Fleas; a common infestation and a complete nuisance to get rid of! Whether they’ve found their way on to your pet’s fur or settled in between the nooks and crannies of your furniture, not only will paranoia contribute to sleepless nights, but there’s also the huge risk of diseases and flea bites. Yikes, we know! But, don’t panic just yet, even if you are trying to figure out if you’ve been bitten by one or not. 

Because we have assembled the ultimate guide to help you deduce if your house or pet has been infested, whether you’ve been bitten by one or not, possible treatments, and finally, how to get rid of these pesky parasites!

What are fleas? What do they look like?

To put it simply, fleas are tiny, black, or brown colored parasites that take immense pleasure in feeding off of the blood of their hosts- aka you or your pet. They can’t fly, but with 3 pairs of strong legs, they are capable of jumping 200 times their body length. Their flattened bodies are covered by a hard shell but they can easily be killed by the tip of your fingernails against a hard surface if spotted. Granted, the major infestations are going to require special products to kill them instead. Along with the fleas, you will most likely also spot tiny, oval-shaped, almost transparent (yet still visible to the naked eye) flea eggs.

Flea bites on humans Symptoms of Flea Bites

If you’ve got fleas around, they will bite! Their bites are very similar to mosquito or bed bug bites but much smaller. They form red bumps on the skin in clusters of threes, with a halo in the center. They will most commonly be found around your ankles, groins, elbow and knee folds, armpits, legs, or waist. 

Apart from its physical appearance, before you even see it, the bite can be identified through symptoms such as redness around the bitten area on the skin, itching, pain, rashes or hives; and in more severe cases, fever, swollen lymph nodes, and severe allergies. 

When fleas bite, they deposit a chemical that not only prevents your blood from clotting (which works in their favor) and but also contains certain allergens. These allergens can cause symptoms such as shortness of breath, swelling of lips or tongue, dizziness, nausea, and chest pain in people who are allergic.

Possible diseases caused by flea bites in humans:

If the basic symptoms weren’t bad enough, fleas also carry the risk of causing several bacterial infections which can lead to diseases such as:

  • Plague:

More commonly known as Black Death, this plague was an endemic in 14th century Europe and was responsible for the deaths of millions of people! Still around today, with a significantly decreased number of cases, this disease continues to be transferred by fleas. Fortunately, it can now be treated with antibiotics.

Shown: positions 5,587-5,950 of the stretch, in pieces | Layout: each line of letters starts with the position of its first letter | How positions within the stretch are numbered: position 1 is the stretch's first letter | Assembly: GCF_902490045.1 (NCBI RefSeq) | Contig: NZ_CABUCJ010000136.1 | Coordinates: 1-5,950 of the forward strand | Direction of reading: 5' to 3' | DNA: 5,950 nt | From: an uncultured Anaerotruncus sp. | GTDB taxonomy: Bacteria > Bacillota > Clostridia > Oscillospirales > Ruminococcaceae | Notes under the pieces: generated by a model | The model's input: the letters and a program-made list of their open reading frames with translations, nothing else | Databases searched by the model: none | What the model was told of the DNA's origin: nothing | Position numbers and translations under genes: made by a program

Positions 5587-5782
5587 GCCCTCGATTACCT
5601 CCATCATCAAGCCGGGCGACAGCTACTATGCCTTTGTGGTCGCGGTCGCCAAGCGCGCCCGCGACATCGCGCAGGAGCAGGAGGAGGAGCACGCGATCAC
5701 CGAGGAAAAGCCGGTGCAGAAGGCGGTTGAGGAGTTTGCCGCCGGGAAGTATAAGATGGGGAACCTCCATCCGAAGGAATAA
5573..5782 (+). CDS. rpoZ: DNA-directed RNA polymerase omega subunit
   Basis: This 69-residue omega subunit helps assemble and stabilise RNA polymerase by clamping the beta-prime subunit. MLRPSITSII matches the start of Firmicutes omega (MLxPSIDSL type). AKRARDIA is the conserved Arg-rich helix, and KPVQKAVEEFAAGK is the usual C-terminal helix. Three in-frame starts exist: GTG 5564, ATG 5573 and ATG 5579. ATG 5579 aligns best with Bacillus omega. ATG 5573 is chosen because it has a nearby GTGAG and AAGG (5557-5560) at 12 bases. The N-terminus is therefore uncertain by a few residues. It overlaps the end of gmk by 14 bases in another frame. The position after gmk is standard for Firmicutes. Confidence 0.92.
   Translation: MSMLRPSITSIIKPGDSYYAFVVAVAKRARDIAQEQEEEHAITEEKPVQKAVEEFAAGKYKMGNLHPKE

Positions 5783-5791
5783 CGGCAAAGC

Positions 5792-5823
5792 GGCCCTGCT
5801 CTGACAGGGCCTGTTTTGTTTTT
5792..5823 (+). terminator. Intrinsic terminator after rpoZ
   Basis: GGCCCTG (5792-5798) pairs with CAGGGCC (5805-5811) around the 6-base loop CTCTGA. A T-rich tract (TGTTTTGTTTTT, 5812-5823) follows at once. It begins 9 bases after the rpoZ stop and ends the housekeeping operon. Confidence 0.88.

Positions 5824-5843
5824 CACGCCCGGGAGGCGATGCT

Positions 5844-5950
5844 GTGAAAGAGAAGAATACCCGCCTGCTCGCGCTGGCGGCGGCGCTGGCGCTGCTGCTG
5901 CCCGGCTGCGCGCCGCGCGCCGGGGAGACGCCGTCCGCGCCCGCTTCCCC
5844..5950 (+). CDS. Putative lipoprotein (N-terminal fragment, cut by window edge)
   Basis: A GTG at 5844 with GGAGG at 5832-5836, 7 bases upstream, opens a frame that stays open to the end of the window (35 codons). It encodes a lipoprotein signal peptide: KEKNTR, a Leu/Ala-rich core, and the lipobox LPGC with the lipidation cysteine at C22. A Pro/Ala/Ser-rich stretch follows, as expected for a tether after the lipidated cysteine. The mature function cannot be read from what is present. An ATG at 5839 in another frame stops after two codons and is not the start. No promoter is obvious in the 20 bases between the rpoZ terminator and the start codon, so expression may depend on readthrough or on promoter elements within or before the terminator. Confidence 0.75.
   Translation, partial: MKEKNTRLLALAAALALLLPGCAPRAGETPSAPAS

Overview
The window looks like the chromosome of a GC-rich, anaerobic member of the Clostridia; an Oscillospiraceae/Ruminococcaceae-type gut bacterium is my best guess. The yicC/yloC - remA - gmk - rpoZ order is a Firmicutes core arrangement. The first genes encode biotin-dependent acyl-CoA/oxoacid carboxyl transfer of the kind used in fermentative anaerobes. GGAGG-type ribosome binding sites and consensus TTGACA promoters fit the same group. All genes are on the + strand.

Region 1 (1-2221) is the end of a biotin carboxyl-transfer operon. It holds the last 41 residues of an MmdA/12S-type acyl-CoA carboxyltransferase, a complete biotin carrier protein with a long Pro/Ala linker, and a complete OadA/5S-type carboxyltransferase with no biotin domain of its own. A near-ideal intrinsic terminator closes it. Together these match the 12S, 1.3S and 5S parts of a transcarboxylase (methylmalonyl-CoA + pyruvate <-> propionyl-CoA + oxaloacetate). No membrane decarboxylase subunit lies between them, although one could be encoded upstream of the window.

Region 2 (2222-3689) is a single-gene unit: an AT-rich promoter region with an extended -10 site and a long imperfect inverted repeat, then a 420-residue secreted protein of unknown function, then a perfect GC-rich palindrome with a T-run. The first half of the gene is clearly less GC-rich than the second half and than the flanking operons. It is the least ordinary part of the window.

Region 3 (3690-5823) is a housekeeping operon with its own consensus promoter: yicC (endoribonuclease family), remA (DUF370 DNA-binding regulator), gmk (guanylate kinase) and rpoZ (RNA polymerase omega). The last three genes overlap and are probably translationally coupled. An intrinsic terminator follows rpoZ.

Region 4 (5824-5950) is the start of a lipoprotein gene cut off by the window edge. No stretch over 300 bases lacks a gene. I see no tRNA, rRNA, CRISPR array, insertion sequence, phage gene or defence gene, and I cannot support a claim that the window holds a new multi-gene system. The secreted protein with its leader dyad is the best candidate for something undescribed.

• Murine Typhus:

This particular disease is carried by flea-infested rats and if transferred to humans, can cause the appearance of symptoms such as high fever, severe headaches, chills, weakness, and nausea. However, the good news is that with treatment, the patients usually recover rather quickly.

  • Cat scratch fever:

This bacterial infection can be found in cats and also transmitted to humans through bites, scratches, or licking open wounds from a cat. The infected area on a human will be red round, swollen, and might even contain pus which can be coupled with headaches, fever, poor appetite, exhaustion, and cause the lymph nodes near the infected area to swell up.

  • Tungiasis:

More common in tropical regions and transmitted by the infamous sand flea, this disease targets the foot. The fleas latch on in the burrows between the toes and dig their way through the epidermis of your skin. This causes severe pain, skin inflammation, and worst of all, red lesions form on the skin with black spots in the center.

Treatment of flea bites

While most flea bites heal on their own, if you notice any of the symptoms mentioned above, seek professional medical help immediately. However, if you are looking to treat regular flea bites, keep on reading:

First and foremost, do not scratch. This might lead to a secondary infection and only worsen the pain. Instead, wash the bite with antiseptic soap to prevent any infection. Next, if swelling and redness occur, apply ice or Aloe Vera to the area (feel free to use a pack of frozen peas!).

Products like tea tree oil, calamine lotion, anesthetic creams or even witch hazel help with the itching. However, do consult a doctor before using a medicated anesthetic cream if you have sensitive skin or are treating a bite on a child.